In 'The Great Estate', Michael Collins the author of 'The Likes of Us: A biography of the white working class', charts the rise and fall of the council house.  It's a story that begins in east London and takes in the modernist blocks in pre-war Liverpool, the post-war new towns beyond the capital's green belt, and the brutalist vision for the expansive estates – the infamous Heygate, in south east London – that emerged from the 1960s.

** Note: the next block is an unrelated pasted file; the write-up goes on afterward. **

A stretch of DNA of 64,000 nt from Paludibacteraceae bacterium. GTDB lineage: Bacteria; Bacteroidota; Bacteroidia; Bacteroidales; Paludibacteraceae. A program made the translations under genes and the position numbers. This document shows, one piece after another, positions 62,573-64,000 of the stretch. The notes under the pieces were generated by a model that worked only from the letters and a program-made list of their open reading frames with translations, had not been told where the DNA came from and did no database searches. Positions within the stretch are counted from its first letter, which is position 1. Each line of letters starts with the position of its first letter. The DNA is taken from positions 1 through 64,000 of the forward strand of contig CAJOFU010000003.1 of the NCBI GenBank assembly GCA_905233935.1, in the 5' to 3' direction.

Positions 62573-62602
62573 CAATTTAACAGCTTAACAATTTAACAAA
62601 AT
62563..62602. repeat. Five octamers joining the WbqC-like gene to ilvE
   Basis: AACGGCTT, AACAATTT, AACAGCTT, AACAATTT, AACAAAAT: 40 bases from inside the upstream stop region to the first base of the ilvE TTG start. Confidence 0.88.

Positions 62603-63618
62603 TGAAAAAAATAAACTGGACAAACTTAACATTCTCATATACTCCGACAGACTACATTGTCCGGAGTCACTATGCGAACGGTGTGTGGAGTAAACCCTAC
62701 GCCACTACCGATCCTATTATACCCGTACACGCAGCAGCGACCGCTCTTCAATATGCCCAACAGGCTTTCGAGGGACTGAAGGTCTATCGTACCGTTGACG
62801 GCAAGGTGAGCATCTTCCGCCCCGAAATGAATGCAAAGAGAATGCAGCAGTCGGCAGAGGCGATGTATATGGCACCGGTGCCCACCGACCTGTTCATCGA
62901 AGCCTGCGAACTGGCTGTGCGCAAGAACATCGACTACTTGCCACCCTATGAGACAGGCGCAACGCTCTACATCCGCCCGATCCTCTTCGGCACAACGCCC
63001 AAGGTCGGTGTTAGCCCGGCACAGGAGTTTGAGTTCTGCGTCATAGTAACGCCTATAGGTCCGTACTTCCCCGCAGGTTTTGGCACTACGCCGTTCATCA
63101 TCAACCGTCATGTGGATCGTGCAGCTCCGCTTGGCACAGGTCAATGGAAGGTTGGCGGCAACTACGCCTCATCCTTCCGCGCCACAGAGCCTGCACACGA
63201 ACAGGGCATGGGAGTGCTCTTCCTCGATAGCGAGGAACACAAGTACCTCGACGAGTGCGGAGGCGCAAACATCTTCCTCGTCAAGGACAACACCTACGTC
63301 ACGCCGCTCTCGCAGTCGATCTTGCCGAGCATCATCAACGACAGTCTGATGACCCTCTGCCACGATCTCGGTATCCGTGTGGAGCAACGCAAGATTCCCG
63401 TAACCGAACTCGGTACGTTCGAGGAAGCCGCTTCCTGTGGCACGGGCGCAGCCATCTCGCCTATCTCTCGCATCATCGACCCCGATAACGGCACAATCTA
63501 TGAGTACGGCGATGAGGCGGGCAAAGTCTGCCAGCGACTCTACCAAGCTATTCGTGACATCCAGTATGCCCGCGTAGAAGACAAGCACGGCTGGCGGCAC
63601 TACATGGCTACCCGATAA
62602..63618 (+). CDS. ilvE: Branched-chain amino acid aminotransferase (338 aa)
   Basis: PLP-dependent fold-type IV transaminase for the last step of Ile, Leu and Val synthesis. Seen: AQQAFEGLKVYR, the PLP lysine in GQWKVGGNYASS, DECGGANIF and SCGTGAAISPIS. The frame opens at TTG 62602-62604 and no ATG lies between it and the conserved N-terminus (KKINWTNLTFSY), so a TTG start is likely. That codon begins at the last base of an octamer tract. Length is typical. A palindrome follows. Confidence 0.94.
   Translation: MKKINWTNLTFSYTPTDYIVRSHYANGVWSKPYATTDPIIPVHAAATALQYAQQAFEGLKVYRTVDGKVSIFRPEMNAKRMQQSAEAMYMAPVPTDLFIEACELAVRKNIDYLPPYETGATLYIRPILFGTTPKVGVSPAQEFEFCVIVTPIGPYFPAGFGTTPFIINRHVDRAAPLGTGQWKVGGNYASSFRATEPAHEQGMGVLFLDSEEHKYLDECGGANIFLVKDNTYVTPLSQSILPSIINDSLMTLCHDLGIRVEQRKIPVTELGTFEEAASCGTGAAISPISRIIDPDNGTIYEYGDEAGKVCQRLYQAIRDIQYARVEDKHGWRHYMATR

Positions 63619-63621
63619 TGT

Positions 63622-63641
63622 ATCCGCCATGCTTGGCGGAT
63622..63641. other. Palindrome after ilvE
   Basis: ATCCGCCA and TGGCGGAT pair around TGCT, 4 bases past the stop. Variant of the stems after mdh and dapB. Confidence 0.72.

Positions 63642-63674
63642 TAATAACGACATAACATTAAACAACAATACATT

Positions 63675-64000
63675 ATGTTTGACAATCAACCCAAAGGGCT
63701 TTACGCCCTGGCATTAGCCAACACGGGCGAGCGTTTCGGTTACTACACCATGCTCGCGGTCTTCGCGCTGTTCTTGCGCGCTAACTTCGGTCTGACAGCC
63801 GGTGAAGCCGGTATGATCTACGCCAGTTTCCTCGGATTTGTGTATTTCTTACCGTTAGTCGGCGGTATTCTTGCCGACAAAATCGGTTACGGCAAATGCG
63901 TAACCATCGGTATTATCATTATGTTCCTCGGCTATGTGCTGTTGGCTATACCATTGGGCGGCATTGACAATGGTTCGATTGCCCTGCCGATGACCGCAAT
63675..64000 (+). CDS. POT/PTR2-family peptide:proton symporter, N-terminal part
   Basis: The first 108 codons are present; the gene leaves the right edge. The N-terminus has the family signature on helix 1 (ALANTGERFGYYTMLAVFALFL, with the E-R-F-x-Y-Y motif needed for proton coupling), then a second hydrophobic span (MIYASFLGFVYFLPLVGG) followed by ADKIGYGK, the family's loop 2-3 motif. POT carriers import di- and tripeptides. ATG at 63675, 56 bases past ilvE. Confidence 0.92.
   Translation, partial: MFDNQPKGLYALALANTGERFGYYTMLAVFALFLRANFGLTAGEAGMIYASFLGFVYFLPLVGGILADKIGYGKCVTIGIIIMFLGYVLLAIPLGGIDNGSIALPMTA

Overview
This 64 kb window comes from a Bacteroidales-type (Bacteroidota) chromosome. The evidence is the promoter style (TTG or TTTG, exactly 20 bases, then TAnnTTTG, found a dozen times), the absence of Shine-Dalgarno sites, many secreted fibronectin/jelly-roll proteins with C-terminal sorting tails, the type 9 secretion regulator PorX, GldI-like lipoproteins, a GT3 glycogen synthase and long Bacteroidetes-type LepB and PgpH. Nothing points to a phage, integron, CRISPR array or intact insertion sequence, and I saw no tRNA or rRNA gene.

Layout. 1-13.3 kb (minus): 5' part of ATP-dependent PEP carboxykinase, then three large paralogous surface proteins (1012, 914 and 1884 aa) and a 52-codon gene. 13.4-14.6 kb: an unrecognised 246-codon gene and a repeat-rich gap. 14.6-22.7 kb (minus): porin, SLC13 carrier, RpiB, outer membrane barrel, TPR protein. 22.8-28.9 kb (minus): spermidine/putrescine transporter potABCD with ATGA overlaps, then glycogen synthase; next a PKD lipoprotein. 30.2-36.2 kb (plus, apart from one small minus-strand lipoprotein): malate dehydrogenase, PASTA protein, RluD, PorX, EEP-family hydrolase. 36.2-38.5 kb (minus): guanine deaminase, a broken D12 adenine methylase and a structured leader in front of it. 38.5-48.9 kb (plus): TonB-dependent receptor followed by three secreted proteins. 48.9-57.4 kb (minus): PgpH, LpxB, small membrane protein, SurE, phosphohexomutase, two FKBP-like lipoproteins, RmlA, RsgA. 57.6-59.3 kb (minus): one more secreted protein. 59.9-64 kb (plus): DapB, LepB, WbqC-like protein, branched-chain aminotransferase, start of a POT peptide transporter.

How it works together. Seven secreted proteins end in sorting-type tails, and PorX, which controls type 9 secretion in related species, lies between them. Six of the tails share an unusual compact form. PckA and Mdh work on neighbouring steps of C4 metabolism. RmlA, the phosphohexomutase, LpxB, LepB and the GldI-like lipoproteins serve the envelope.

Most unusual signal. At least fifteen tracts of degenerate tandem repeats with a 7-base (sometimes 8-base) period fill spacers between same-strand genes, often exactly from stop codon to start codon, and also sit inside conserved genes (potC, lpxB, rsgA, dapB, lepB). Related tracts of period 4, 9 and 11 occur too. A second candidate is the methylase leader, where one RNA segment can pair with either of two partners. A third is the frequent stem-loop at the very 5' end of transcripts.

Collins argues that council housing had lost its way by the 1980s, and some time before the big sell-off under Margaret Thatcher's Conservative government. Ultimately it was not the architects but the people themselves that contributed to its decline.  Yet in the 21st century, council housing remains on the agenda, and is currently in the throes of another chapter under the coalition government.